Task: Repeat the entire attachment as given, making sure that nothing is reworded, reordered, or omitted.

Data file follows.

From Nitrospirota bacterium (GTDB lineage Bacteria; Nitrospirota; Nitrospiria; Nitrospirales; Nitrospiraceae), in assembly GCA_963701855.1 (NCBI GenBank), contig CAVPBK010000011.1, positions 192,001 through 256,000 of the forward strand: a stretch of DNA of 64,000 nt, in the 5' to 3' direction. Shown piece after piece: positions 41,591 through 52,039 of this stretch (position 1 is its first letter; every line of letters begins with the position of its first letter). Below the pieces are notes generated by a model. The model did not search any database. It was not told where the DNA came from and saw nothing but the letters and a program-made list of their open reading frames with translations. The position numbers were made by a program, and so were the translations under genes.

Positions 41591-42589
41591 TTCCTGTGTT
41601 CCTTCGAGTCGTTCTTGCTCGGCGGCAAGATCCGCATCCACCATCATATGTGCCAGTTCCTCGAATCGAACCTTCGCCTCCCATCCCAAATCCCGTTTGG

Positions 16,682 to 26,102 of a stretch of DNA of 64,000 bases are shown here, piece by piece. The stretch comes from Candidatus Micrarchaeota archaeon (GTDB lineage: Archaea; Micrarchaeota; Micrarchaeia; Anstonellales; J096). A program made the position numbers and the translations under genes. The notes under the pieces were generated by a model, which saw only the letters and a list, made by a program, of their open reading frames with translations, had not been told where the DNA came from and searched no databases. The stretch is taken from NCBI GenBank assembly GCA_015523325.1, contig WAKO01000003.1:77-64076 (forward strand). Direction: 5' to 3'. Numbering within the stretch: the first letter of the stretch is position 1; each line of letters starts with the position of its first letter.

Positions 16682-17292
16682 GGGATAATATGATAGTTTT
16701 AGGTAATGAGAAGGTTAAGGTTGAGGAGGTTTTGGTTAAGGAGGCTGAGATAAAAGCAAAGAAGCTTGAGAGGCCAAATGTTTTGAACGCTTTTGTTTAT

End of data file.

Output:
From Nitrospirota bacterium (GTDB lineage Bacteria; Nitrospirota; Nitrospiria; Nitrospirales; Nitrospiraceae), in assembly GCA_963701855.1 (NCBI GenBank), contig CAVPBK010000011.1, positions 192,001 through 256,000 of the forward strand: a stretch of DNA of 64,000 nt, in the 5' to 3' direction. Shown piece after piece: positions 41,591 through 52,039 of this stretch (position 1 is its first letter; every line of letters begins with the position of its first letter). Below the pieces are notes generated by a model. The model did not search any database. It was not told where the DNA came from and saw nothing but the letters and a program-made list of their open reading frames with translations. The position numbers were made by a program, and so were the translations under genes.

Positions 41591-42589
41591 TTCCTGTGTT
41601 CCTTCGAGTCGTTCTTGCTCGGCGGCAAGATCCGCATCCACCATCATATGTGCCAGTTCCTCGAATCGAACCTTCGCCTCCCATCCCAAATCCCGTTTGG

Positions 16,682 to 26,102 of a stretch of DNA of 64,000 bases are shown here, piece by piece. The stretch comes from Candidatus Micrarchaeota archaeon (GTDB lineage: Archaea; Micrarchaeota; Micrarchaeia; Anstonellales; J096). A program made the position numbers and the translations under genes. The notes under the pieces were generated by a model, which saw only the letters and a list, made by a program, of their open reading frames with translations, had not been told where the DNA came from and searched no databases. The stretch is taken from NCBI GenBank assembly GCA_015523325.1, contig WAKO01000003.1:77-64076 (forward strand). Direction: 5' to 3'. Numbering within the stretch: the first letter of the stretch is position 1; each line of letters starts with the position of its first letter.

Positions 16682-17292
16682 GGGATAATATGATAGTTTT
16701 AGGTAATGAGAAGGTTAAGGTTGAGGAGGTTTTGGTTAAGGAGGCTGAGATAAAAGCAAAGAAGCTTGAGAGGCCAAATGTTTTGAACGCTTTTGTTTAT